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Messages - attic4fp
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« on: April 01, 2007, 11:54:15 PM »
Fair enough, but it seems that you've given this advice with the assumption that my infraction hasn't categorically disqualified me from the law schools I've mentioned. That is important. I'm pretty confident that I'll nail the LSAT, but yeah I guess I shouldn't get ahead of myself. Thanks for the insight. I'll pose this question again after I've finished making quick work of the test.
Make sure to check your answers, though.
« on: April 01, 2007, 11:47:06 PM »
A) I did not get that email. Dean Koh must see something special in you.
B) The Hotel Duncan is in a very nice location, very safe, and extremely close (2-3 mins) to the law school (it's on Chapel, near York). Although it is not as physically close as the Marriott, it is a nicer walk, a better neighborhood, and you don't have to run through a bunch of traffic.
That said, it is a dump. Not so gross that a reasonable person can't be happy there. But still...a little gross.
« on: April 01, 2007, 02:04:09 AM »
absolutely. it is certainly more complicated. your analogy may be closer to the true situation. i'm not necesarily suggesting reperations are a wonderful idea, either. just a hypothetical for those (incl some posters in this thread) who view reperations as a crazy, extremist idea unworthy of serious contemplation. i was trying to keep it simple.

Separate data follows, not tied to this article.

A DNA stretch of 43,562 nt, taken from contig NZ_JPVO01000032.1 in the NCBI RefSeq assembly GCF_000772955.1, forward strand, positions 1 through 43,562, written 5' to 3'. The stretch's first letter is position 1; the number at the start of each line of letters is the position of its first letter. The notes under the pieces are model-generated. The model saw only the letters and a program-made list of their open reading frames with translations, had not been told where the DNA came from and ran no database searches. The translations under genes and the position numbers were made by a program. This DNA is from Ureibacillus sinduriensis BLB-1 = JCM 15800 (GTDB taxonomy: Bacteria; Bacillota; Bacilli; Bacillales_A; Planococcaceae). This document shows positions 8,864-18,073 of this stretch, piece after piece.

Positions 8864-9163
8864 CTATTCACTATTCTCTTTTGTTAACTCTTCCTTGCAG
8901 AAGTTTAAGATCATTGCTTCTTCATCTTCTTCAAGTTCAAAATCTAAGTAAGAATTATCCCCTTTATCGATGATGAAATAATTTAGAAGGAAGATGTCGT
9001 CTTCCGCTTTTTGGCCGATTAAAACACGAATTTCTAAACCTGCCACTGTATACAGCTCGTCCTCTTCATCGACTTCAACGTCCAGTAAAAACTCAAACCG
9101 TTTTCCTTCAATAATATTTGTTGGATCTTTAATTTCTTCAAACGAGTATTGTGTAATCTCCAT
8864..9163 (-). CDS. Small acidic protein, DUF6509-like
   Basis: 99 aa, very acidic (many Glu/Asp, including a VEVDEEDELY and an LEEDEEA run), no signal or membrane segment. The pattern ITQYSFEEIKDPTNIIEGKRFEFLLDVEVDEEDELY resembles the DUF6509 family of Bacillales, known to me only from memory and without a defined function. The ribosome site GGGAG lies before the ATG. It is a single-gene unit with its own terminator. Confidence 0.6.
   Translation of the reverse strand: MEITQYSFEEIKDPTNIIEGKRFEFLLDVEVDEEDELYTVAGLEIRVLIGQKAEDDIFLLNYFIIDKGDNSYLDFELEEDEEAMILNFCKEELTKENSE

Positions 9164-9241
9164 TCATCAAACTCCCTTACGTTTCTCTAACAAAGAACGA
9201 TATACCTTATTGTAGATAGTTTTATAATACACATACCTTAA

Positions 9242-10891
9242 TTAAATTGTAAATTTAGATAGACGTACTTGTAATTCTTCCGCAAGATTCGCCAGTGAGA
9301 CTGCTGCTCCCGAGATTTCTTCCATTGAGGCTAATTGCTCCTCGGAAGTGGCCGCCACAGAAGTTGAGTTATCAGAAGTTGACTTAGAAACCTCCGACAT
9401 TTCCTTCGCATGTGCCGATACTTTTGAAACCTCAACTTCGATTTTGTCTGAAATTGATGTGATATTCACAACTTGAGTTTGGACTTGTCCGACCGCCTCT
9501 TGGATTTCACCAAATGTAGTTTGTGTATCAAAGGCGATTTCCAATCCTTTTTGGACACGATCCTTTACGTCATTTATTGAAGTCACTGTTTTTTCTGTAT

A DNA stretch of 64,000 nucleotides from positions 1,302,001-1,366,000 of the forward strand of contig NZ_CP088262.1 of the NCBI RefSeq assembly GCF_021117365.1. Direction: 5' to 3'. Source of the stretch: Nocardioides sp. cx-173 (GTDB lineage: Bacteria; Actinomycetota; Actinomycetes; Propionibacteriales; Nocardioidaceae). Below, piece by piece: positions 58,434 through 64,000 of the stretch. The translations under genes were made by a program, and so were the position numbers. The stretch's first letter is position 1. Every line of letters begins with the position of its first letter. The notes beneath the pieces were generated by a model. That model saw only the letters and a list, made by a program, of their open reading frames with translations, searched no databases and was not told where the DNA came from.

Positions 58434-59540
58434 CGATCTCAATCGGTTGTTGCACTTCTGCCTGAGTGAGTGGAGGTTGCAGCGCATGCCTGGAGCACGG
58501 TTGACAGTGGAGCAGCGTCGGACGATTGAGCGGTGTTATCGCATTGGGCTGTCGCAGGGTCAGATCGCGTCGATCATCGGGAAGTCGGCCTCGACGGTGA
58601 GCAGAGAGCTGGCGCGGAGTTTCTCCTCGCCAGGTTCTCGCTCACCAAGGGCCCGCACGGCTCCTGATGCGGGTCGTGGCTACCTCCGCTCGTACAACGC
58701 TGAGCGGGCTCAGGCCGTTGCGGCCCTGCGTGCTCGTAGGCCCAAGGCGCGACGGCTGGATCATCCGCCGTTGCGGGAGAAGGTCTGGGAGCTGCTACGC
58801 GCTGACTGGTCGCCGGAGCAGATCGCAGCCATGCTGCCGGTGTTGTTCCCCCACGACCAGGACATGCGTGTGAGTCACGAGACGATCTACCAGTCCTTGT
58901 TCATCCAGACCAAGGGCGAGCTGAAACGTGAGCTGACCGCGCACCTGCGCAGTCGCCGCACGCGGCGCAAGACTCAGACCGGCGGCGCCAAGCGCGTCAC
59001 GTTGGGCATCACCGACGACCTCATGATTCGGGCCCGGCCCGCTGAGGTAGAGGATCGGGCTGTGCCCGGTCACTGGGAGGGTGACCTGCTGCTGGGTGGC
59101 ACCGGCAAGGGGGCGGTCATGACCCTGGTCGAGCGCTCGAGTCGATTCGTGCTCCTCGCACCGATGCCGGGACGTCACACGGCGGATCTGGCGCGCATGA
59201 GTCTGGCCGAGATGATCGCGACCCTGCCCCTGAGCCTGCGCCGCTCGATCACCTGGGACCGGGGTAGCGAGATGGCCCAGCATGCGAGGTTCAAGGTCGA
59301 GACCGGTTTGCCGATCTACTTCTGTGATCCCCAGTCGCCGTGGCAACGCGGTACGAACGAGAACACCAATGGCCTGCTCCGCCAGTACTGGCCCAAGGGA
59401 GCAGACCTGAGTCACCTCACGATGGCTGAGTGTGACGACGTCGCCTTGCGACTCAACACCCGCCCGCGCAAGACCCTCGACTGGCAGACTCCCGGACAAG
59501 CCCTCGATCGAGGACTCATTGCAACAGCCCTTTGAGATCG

« on: March 31, 2007, 09:25:00 PM »
For those who write off reparations as a ridiculous suggestion, how would you answer the following question:
In 1944, Congress passed a bill giving $100,000 to your grandmother as an award for being wonderful. FDR vetoed it, but it passed over his veto because everyone loved your grandmother so much. Then the local government officials in charge of paying your grandmother refused to do so. FDR and later Truman, who were against the gift in the first place, didn't force them to do so.
Now, it's 2007
Does the government:
A) not owe your grandmother or her family any money?
B) owe your grandmother or her family money?
« on: March 31, 2007, 09:21:00 PM »
I'd like to get back to the original questions. My answer to it is:
No, not in and of itself. But it's part of the greater process by which the movement for reperations may be derailed, further marginalzied, etc.
I think one obstacle to the call for reperations is the rise of some percentage of the African-American population into the Upper-Middle Professional classes and especially into positions of mainstream political power. The call for reperations (putting aside, for the moment, the debate over whether that call is just) is destablizing. How could it not be? It is socially destablizing to whites because it makes them feel guilty and demands that they change the status quo. If seriously considered or implemented, such a massive transfer of wealth would be economically and poltically destablizing (again, for the moment I won't address whether or not that is good).
The more African-Americans end up in positions of power (politics, the professions, the upper-middle class in general), the greater incentive some African-American leaders (now in main-stream, white-sanctioned positions of power) have to eschew such destablizing rehtoric/policy proposals.